By Lawrence Hurley

WASHINGTON (Reuters) - The U. S. Supreme Court on Monday asked President Barack Obama's administration to weigh in on whether victims of the September 11, 2001, attacks on New York could pursue claims against banks they have accused of indirectly helping Islamic militants.

The victims appealed after an April ruling by the 2nd U. S. Circuit Court of Appeals that complaints against banks and entities accused of indirectly aiding the perpetrators could be dismissed. Those victims included family members of nearly 3,000 people who died in the attacks that destroyed the World Trade Center.

The bank defendants dismissed by the ruling include Al Rajhi Bank, Dar Al-Maal Al-Islami Trust, Dallah Al Baraka Group LLC and Saudi American Bank, now known as Samba Financial group.

Separately, the appeals court also dismissed several individuals and companies from the case.

The appeals court said allegations against the banks over material support for terrorism could go ahead if there was a more direct relationship between the bank and a particular militant action.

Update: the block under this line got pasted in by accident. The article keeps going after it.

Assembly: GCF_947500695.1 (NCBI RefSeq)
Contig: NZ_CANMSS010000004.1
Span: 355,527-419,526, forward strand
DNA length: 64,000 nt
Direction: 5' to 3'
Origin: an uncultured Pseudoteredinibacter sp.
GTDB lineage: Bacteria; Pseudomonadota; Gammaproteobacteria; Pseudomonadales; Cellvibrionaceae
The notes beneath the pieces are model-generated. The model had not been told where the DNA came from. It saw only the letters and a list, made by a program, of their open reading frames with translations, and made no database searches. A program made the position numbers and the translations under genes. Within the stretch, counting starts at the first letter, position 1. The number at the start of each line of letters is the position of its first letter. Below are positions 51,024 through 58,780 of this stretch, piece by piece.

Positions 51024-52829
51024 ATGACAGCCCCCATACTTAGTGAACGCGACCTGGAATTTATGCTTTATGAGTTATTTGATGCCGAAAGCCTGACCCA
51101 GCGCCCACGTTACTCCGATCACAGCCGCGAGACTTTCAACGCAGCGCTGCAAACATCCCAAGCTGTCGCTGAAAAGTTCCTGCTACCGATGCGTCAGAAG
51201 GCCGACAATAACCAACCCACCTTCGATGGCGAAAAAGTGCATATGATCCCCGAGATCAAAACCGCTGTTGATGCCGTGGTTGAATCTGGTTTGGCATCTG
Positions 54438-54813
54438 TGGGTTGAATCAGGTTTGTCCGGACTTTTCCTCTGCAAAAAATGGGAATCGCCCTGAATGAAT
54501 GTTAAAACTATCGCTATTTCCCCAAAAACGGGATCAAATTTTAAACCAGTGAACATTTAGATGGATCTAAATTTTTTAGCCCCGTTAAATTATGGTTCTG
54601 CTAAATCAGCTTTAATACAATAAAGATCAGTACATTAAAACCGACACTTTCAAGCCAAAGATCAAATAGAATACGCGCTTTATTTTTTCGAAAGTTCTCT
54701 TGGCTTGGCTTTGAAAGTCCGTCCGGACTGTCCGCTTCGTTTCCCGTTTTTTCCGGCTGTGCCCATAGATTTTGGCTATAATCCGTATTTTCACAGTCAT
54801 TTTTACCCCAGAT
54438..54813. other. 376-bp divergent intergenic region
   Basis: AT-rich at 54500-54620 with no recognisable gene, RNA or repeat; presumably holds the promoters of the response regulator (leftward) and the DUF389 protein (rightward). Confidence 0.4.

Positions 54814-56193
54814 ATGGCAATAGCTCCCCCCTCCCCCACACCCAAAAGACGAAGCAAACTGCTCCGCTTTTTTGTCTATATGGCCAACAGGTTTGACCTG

The case before the high court is just one element of the multi-district litigation filed by victims against a wide range of defendants. The attacks were orchestrated by Osama bin Laden under the auspices of the al Qaeda militant group. The U. S. military killed bin Laden in Pakistan in 2011.

The court said Justice Elena Kagan had recused herself from the case, presumably because of her previous role as solicitor general under Obama.

Once the Obama administration files a brief in the case, the court will decide whether to hear it. The court term runs through late June.

The case is In re: Terrorist Attacks on September 11, 2001, U. S. Supreme Court, 13-318.

(Reporting by Lawrence Hurley; Editing by Howard Goller)

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